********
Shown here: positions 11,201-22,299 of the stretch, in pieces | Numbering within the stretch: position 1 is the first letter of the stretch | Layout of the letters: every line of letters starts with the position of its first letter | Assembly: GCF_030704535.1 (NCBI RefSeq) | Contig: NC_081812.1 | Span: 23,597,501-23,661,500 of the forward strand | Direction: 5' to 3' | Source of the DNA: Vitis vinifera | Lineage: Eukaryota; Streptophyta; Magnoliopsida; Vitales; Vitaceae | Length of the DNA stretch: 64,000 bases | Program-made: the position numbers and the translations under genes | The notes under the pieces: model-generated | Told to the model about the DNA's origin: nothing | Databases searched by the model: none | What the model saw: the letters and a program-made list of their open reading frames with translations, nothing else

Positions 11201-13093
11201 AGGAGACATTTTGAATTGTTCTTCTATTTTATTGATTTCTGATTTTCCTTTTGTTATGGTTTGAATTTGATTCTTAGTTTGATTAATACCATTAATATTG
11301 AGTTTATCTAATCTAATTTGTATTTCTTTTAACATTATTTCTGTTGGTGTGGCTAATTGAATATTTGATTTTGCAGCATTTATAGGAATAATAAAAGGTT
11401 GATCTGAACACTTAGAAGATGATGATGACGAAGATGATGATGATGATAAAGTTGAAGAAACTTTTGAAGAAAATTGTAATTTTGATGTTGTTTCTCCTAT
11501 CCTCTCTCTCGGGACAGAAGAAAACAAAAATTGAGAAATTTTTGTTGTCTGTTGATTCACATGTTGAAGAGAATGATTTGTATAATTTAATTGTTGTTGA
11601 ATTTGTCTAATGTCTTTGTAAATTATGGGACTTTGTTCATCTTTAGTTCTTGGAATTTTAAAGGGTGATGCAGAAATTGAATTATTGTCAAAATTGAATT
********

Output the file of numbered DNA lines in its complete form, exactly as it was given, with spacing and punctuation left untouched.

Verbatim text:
Shown here: positions 11,201-22,299 of the stretch, in pieces | Numbering within the stretch: position 1 is the first letter of the stretch | Layout of the letters: every line of letters starts with the position of its first letter | Assembly: GCF_030704535.1 (NCBI RefSeq) | Contig: NC_081812.1 | Span: 23,597,501-23,661,500 of the forward strand | Direction: 5' to 3' | Source of the DNA: Vitis vinifera | Lineage: Eukaryota; Streptophyta; Magnoliopsida; Vitales; Vitaceae | Length of the DNA stretch: 64,000 bases | Program-made: the position numbers and the translations under genes | The notes under the pieces: model-generated | Told to the model about the DNA's origin: nothing | Databases searched by the model: none | What the model saw: the letters and a program-made list of their open reading frames with translations, nothing else

Positions 11201-13093
11201 AGGAGACATTTTGAATTGTTCTTCTATTTTATTGATTTCTGATTTTCCTTTTGTTATGGTTTGAATTTGATTCTTAGTTTGATTAATACCATTAATATTG
11301 AGTTTATCTAATCTAATTTGTATTTCTTTTAACATTATTTCTGTTGGTGTGGCTAATTGAATATTTGATTTTGCAGCATTTATAGGAATAATAAAAGGTT
11401 GATCTGAACACTTAGAAGATGATGATGACGAAGATGATGATGATGATAAAGTTGAAGAAACTTTTGAAGAAAATTGTAATTTTGATGTTGTTTCTCCTAT
11501 CCTCTCTCTCGGGACAGAAGAAAACAAAAATTGAGAAATTTTTGTTGTCTGTTGATTCACATGTTGAAGAGAATGATTTGTATAATTTAATTGTTGTTGA
11601 ATTTGTCTAATGTCTTTGTAAATTATGGGACTTTGTTCATCTTTAGTTCTTGGAATTTTAAAGGGTGATGCAGAAATTGAATTATTGTCAAAATTGAATT